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|University of Hawaii at Manoa, USA|
|ScientificTracks Abstracts: Ind Chem|
|Statement of the Problem: Carbon dioxide (CO2) is a prime green-house gas emission from industrial processes. It can be converted into bio-oil and bio-diesel through conventional photosynthesis of microalgae. The CO2 fixation rate, however, is quite low and affected by the intermittent solar irradiation. Methodology & Theoretical Orientation: An artificial photosynthetic bioprocess is developed to produce green polyester from CO2, water and solar power. In this green process, solar energy is captured using photovoltaic modules and converted into hydrogen as a stable energy source via water electrolysis. The solar hydrogen and oxygen is used to fix CO2 by a hydrogenoxidizing bacterium. Findings: Under the autotrophic growth conditions, CO2 was reduced to biomass at 0.8 g L-1 hr-1, about 10 times faster than that of the typical bio-oil-producing microalgae (Neochloris Oleoabundans) under indoor conditions. A large portion of the reduced carbon is stored in polyhydroxybutyrate (PHB), accounting for 50-60% of dry cell mass. PHB is a biodegradable thermoplastic that can find various environmentally friendly applications. The green polyester can also be converted into small chemicals (C3-C4) with different functional groups. Specifically, PHB is degraded and deoxygenated on a solid phosphoric acid catalyst, generating a hydrocarbon oil (C6-C18) from which a gasoline-grade fuel (77 wt% oil) and a biodiesel-grade fuel (23 wt% oil) are obtained via distillation. Aromatics and alkenes are the major compounds, depending on the reaction conditions. Their reaction mechanisms from crotonic acid, a major PHB degradation intermediate, are revealed and presented. Conclusion & Significance: Biodegradable plastics and high-grade liquid fuels can be directly produced from carbon dioxide, water and solar power. The productivity of the green polyester (5.3 g L-1 d-1) is much higher than that of microalgal oil (0.13 g L-1 d-1). Other technical merits of the new green process may include continuous operation under intermittent solar irradiation and convenient scale up in outdoor.|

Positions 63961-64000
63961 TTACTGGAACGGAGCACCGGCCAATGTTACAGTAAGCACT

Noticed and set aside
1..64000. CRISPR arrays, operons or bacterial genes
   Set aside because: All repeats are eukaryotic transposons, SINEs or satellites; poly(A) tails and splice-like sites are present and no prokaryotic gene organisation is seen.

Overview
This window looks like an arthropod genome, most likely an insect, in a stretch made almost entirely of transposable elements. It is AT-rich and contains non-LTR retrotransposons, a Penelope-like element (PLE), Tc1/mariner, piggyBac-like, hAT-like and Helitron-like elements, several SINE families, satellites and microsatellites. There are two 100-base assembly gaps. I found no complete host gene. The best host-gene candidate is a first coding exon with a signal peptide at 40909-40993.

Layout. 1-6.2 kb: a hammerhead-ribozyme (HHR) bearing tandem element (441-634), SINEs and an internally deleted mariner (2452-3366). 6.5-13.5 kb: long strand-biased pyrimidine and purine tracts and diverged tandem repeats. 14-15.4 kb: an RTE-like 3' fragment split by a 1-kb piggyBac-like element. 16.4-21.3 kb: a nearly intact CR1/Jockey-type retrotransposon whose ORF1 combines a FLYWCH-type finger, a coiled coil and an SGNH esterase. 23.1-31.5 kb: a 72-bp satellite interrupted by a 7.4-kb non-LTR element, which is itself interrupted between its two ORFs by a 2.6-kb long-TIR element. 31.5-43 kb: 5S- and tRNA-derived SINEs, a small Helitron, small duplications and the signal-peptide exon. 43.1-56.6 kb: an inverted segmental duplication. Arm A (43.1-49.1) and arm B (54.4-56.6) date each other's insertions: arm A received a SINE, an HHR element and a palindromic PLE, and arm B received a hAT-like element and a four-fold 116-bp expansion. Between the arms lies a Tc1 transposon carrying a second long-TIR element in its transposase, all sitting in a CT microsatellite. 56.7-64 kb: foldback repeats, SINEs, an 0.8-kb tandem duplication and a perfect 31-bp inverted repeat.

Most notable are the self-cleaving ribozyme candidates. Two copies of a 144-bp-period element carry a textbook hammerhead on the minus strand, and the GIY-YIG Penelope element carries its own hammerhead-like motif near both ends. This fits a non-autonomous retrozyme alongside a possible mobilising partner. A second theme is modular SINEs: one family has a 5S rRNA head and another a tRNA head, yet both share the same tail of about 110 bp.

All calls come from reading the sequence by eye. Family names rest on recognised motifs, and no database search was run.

Jian Yu has obtained his PhD degree from University of British Columbia in 1991, MSc from Zhejiang University in 1985 and Bachelor of Engineering (BEng) from Zhejiang Institute of Technology in 1982. He was an Assistant Professor at Hong Kong University of Science and Technology (1994-2001) and is currently a Research Professor at University of Hawaii at Manoa (2001-present). His research interest is in the area of bioprocess and bioreactor engineering and production of green plastics, chemicals and fuels from renewable resources. He has published more than 70 research papers in peer-reviewed journal as the first and/ or corresponding author, in addition to numerous book chapters and conference papers and presentations. He has three patents that have been licensed to companies and one technology has been successfully scaled up to pilot plant and commercial production.
Email: [email protected]
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